Bay Area fashion startup Stitch Fix files for IPO in style

If Stitch Fix has its way, the San Francisco-based fashion startup just might bring IPOs back in style.

The startup filed publicly for its much-anticipated initial public offering Thursday, revealing something few aspiring public tech companies have these days — profits.

Stitch Fix is trying to revolutionize shopping by shipping curated boxes of clothing to customers’ doors — eliminating the hassle of going to a store or even picking clothes out online yourself. The company made money in 2015 and 2016, before slipping back down to a $600,000 loss this past year, according to the filing it submitted to the Securities and Exchange Commission. But those two years of profits are likely to capture investors’ attention, in a world where many tech companies are burning through cash with no end in sight — like Uber, which is losing billions of dollars a year.

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Stitch Fix raked in nearly $1 billion in sales in 2017, after raising just $42.5 million from investors — relatively little compared to other tech companies. The company has had positive cash flow since 2014, according to its SEC filing.

But the startup’s growth is slowing. Stitch Fix reported its revenue increased by less than 34 percent between 2016 and 2017, compared to 113 percent from 2015 to 2016. And new customers aren’t signing up as quickly, either. The startup reported its client base grew by 31 percent this year, down from 93 percent the year before.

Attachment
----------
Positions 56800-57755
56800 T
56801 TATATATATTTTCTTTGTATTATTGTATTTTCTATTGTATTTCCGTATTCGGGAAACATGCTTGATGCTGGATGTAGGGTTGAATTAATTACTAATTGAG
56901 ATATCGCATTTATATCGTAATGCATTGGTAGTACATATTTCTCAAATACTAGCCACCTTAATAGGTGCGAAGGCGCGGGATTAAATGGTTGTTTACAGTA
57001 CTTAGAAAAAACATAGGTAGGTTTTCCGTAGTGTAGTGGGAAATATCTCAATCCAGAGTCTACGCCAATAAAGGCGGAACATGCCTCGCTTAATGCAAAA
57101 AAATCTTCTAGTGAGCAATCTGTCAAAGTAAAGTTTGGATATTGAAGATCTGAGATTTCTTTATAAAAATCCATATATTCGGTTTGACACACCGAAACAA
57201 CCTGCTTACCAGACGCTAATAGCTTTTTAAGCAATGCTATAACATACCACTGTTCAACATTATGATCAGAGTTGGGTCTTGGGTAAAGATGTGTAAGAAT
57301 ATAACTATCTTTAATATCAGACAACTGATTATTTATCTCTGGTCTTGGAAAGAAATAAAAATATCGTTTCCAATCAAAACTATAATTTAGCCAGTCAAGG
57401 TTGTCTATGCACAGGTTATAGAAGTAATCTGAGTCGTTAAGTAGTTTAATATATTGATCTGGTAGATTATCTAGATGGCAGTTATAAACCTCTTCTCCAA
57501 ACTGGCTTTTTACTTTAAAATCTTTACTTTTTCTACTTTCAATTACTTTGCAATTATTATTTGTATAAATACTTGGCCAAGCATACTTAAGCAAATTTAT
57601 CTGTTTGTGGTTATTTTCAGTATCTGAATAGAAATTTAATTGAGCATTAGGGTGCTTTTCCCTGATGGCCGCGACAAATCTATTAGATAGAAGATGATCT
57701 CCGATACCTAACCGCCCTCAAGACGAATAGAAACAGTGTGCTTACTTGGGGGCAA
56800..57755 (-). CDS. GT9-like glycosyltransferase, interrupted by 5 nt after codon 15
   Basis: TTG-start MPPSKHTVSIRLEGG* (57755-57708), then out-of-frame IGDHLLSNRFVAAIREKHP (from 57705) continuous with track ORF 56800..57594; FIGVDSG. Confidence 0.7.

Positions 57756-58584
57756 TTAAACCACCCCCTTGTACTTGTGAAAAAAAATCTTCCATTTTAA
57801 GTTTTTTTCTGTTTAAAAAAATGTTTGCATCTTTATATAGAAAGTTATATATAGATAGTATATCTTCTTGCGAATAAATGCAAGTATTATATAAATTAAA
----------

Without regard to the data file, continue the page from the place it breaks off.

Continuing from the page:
More than 2 million people use the service, according to the Stitch Fix SEC filing.

The secret sauce behind the company’s success is the algorithms it uses to match customers with outfits personalized to their body type and style tastes.

New customers start by filling out a questionnaire, giving the company details about their size, style and the body parts they like to flaunt. The Stitch Fix algorithms use that data to come up with a list of clothing options, which a human stylist then reviews, choosing five items to send. The customer can buy those items or return them free of charge (there’s a $20 styling fee if the customer buys nothing). Stitch Fix learns more about a customer’s tastes with every return, helping the company do better with the next box.

Customers can sign up for regular deliveries, or order one box at a time. And they can pick their prefered price range, including “the cheaper, the better.”

But Stitch Fix isn’t the only company looking to transform the way we buy clothes. It faces plenty of competition, including from Amazon, which recently launched a subscription clothing service called Prime Wardrobe. Customers can use the service to pick out clothes online, try them on at home before they buy, and return what they don’t like for free. Trunk Club, owned by Nordstrom, offers a similar service. The company originally focused on men’s clothing, but has since expanded into women’s fashion.

Stitch Fix plans to trade on the Nasdaq under the ticker symbol SFIX. The company said in its SEC filing it plans to raise $100 million, but that number is likely to change.

Photo: Clothing from a Stitch Fix order is arranged for a photo. (Courtesty of Stitch Fix)


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